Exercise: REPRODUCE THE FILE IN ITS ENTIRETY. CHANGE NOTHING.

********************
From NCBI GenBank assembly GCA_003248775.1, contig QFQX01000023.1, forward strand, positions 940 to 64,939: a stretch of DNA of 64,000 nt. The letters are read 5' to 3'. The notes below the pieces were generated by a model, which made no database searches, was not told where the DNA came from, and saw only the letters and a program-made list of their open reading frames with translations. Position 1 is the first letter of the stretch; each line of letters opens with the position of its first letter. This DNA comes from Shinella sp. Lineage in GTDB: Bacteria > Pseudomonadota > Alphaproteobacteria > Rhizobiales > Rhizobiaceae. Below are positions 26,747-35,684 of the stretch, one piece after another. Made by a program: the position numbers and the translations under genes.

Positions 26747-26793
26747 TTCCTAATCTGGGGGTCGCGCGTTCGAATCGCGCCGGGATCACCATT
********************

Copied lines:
From NCBI GenBank assembly GCA_003248775.1, contig QFQX01000023.1, forward strand, positions 940 to 64,939: a stretch of DNA of 64,000 nt. The letters are read 5' to 3'. The notes below the pieces were generated by a model, which made no database searches, was not told where the DNA came from, and saw only the letters and a program-made list of their open reading frames with translations. Position 1 is the first letter of the stretch; each line of letters opens with the position of its first letter. This DNA comes from Shinella sp. Lineage in GTDB: Bacteria > Pseudomonadota > Alphaproteobacteria > Rhizobiales > Rhizobiaceae. Below are positions 26,747-35,684 of the stretch, one piece after another. Made by a program: the position numbers and the translations under genes.

Positions 26747-26793
26747 TTCCTAATCTGGGGGTCGCGCGTTCGAATCGCGCCGGGATCACCATT